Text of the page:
- View the Playing Field in Aggregate: Since every market, project and task has its own internal logic, you’ve got to constantly compare opportunity, investment, risk and value relative to each other. Treat what’s in play as a portfolio. Choosing to invest in one item means that you’re choosing not to invest in another. For example, Apple stayed out of the PDA business which freed time to explore music, retail, portability, etc.
- Surface & Test Assumptions with Evidence: Scholars such as Harvard’s Chris Argyris and Stanford’s Jeff Pfeffer have demonstrated that conversations and critical business decisions quickly bolt up a ladder of abstraction away from actual data to assumptions and conjecture. Don’t mistake evidence for volumes of data: evidence is the best data available. Evidence includes subjective and objective elements. For example, one can’t objectively measure Apple’s minimalist design qualities though they are central to their success.
- Connect With User Experience: In unique contrast to best practices advocated by universities and experts, Apple relies exclusively on its own design intuition. Overall, it’s been a stunning success but don’t kid yourself into thinking you can clone it. That stew is a complex blend of Job’s personality, Jonathan Ivy’s design sense and decades of interactions across the company. Start by stealing the most obvious element of the Apple experience: complexity kills user experience. At Apple, everyone knows that without incredible design thinking, increased functionality requires increased complexity.
- Keep It Messy: Organizations love routines and managers thrive on control. Put the two together and you’ve got a flywheel that thrives on internally focused consistency. This is designed to filter distraction, disruption or other unsettling data. The best leaders I know pay attention to what’s not being said and incidents that don’t naturally attract attention. It’s summarized in the Sherlock Holmes mystery Silver Blaze where a horse was stolen at night while a watch dog was on duty.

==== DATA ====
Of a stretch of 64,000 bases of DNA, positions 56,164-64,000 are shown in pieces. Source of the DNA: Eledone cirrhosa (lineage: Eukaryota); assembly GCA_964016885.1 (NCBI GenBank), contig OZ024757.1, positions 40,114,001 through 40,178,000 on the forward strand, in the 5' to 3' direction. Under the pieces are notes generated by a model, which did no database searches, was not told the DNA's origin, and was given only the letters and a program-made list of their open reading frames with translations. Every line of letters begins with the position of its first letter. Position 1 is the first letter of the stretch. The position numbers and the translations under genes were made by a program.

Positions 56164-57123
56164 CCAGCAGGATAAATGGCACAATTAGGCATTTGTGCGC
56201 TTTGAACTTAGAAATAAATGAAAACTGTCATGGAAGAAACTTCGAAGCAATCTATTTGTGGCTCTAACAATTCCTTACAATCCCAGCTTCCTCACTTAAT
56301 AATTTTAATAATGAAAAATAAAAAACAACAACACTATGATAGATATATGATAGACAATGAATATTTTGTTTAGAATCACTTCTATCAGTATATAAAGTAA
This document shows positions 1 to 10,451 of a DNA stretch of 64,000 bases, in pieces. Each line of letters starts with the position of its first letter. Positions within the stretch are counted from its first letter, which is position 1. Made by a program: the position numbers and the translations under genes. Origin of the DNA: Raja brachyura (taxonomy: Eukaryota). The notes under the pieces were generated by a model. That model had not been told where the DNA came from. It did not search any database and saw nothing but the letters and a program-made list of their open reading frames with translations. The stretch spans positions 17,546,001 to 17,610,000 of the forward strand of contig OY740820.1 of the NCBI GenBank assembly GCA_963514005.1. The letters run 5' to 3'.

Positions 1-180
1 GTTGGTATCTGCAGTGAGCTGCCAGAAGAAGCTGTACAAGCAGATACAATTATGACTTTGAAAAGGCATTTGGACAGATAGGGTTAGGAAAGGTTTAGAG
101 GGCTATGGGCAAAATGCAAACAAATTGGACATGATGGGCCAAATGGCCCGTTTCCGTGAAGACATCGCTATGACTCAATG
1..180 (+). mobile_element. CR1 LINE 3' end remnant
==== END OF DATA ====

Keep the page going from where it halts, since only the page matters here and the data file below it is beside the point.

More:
Scotland Yard Detective: “Is there any other point to which you would wish to draw my attention?”
Holmes: “To the curious incident of the dog in the night-time.”
Scotland Yard Detective: “The dog did nothing in the night-time.”
Holmes: “That was the curious incident.”
Holmes concludes the dog must have known the thief.
Technology Won’t Help Much
At a recent gathering, I listened as my neighbor and noted computer scientist Bill Atkinson pointed out that computing power continues to increase geometrically yet our DNA is evolves very slowly. All the issues I’ve raised here can be better informed with technology but none will be decided by it.
What enables Apple to reduce time-to-value starts with Steve Job’s unsettling passion for answers that don’t settle for value as we’ve know it. But it’s much more than just the uniqueness of Steve Jobs. You can see it in your company today. There are voices that don’t want to settle but are pressured, nudged and reminded about what the competitor is about to introduce or what the customer said yesterday.
Take a breath, look at what’s on the plate and ask:
- What needs to thrive?
- What needs to come off to enable that?
- How will I hang tough when the “buts” come?
I wonder in the case of Apple if their product ideas are in the hopper for a while before they decide to focus on a winner? I’ve read (can’t verify), the Steve Jobs himself really drives product development himself, and that he doesn’t conduct a lot of focus groups, etc. Instead, he thinks deeply about what the customer experience could be like and then painstakingly designs a product to that vision – with a focus on simplicity, immediate utility, and excitement.
You have it generally correct according to my Apple friends. Jobs’ taste, drive and intensity are an impressive combination. What’s even more impressive is his restraint on bringing forth new products until they’re ready.